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Dragonfly: Exploring an Organic Rich Moon
Titan is the only moon in our solar system with a dense atmosphere, which supports an Earth-like hydrological cycle of methane clouds, rain, lakes, and seas. Complex organic surface materials may preserve, in a deep freeze, the types of organic chemicals that would have been present on Earth before life developed. Titan’s icy crust floats atop an interior liquid water ocean. The Dragonfly mission to Titan will characterize its habitability and determine how far prebiotic chemistry has progressed in environments known to provide the necessary ingredients for life. The mission comprises a single rotorcraft lander with a sophisticated scientific payload, designed to take advantage of Titan’s environment, and achieve wide-ranging exploration by flying to sites in different geologic settings.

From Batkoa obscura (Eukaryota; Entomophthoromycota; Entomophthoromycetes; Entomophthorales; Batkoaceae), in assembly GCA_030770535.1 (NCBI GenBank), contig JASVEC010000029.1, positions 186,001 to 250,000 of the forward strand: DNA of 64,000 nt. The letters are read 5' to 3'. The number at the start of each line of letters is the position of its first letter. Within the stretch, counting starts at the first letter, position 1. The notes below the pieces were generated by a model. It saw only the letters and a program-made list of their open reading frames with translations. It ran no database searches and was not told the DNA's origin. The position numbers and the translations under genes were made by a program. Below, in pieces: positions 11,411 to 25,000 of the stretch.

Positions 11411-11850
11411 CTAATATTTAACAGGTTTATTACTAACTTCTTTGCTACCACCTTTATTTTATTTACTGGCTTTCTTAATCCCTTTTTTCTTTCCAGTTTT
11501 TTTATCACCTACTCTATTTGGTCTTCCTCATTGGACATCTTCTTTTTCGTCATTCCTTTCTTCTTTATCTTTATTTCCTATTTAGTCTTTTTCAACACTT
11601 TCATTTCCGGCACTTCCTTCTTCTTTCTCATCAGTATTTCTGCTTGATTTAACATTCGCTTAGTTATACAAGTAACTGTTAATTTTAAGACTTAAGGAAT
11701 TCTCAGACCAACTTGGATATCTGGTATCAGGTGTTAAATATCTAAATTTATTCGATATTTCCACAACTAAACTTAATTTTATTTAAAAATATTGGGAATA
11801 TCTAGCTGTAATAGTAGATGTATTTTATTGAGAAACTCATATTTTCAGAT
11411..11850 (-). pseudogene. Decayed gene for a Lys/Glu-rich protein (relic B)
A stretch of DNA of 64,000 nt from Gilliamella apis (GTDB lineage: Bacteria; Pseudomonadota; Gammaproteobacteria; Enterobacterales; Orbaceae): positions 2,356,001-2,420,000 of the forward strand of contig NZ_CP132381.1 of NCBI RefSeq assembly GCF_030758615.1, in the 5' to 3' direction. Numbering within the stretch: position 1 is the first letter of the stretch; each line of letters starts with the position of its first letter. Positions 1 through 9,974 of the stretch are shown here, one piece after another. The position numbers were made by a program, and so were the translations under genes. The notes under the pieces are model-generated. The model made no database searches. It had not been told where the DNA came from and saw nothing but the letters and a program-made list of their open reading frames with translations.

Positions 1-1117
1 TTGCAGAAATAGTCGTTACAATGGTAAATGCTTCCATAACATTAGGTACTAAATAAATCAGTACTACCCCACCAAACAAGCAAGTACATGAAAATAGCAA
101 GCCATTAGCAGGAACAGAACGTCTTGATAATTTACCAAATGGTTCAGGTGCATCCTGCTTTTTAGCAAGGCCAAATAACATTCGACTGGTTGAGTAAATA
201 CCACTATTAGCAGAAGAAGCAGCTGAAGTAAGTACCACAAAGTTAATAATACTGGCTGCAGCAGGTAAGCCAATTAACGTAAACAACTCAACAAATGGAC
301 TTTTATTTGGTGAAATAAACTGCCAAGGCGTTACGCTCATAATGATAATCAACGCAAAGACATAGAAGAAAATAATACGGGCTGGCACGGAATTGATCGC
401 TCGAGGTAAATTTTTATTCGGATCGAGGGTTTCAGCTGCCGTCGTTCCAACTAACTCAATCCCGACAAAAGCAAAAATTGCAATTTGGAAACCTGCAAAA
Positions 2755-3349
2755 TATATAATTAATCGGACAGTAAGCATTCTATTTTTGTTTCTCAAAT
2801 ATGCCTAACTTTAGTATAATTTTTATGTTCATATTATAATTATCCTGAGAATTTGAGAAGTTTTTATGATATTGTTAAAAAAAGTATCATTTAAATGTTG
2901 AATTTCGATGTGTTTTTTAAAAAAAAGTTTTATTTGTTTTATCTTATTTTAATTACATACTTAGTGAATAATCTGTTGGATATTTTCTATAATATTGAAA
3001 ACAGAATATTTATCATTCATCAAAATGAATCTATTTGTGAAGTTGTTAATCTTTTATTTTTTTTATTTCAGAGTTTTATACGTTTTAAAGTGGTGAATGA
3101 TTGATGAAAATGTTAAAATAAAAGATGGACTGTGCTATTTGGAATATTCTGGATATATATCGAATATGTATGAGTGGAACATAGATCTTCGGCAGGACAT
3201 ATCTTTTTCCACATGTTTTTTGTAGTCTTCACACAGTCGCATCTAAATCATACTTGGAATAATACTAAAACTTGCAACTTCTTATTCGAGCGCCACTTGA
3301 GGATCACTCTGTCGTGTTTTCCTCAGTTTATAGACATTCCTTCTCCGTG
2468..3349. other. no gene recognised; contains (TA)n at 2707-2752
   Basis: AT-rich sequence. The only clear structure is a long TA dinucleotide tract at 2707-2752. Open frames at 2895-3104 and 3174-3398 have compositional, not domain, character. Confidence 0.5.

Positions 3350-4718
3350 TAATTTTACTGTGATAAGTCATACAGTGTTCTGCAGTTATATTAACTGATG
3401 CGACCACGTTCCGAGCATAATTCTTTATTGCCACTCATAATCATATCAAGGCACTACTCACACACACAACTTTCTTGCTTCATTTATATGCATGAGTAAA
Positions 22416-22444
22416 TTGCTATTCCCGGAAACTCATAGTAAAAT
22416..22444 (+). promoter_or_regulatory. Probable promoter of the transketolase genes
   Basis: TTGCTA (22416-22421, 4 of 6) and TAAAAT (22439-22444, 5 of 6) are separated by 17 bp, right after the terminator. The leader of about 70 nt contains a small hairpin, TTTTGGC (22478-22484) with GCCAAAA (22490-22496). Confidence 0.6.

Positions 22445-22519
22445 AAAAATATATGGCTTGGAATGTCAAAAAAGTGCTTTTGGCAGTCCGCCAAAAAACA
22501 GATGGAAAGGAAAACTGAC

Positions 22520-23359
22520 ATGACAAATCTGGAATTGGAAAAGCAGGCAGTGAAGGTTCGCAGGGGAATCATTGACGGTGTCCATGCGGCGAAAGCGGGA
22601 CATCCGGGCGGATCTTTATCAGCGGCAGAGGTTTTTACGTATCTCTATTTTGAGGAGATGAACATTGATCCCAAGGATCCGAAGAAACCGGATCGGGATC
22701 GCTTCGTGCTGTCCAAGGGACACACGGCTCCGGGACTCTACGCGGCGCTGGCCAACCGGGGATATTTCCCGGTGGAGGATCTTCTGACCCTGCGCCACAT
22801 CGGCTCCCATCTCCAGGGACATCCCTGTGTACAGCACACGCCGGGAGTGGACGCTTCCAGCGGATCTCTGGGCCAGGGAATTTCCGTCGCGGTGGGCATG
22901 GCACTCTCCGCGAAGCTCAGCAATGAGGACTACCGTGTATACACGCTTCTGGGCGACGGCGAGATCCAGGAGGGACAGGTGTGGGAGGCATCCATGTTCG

Dr. Melissa Trainer
Dr. Melissa Trainer is a planetary scientist at NASA’s Goddard Space Flight Center (GSFC) with expertise in the composition of planetary atmospheres and the production of organic molecules and aerosols via in situ synthesis pathways. She has spent more than a decade characterizing the properties of Titan and early Earth aerosol analogs, with publications on the chemical, optical, and isotopic properties of organic hazes. Dr. Trainer is a member of the Mars Science Laboratory Sample Analysis at Mars (SAM) instrument team, for which she led the campaign to conduct the first in situ multi-year study of the seasonal variations of the composition of the Mars atmosphere through surface mass spectrometry measurements. Dr. Trainer currently serves as a Deputy Principal Investigator (PI) for the Dragonfly mission to Saturn’s moon Titan, part of the NASA Planetary Science New Frontiers Program. She is also the lead for the Dragonfly Mass Spectrometer (DraMS), which enables the investigation of Titan’s surface composition and characterization of potential prebiotic chemistry.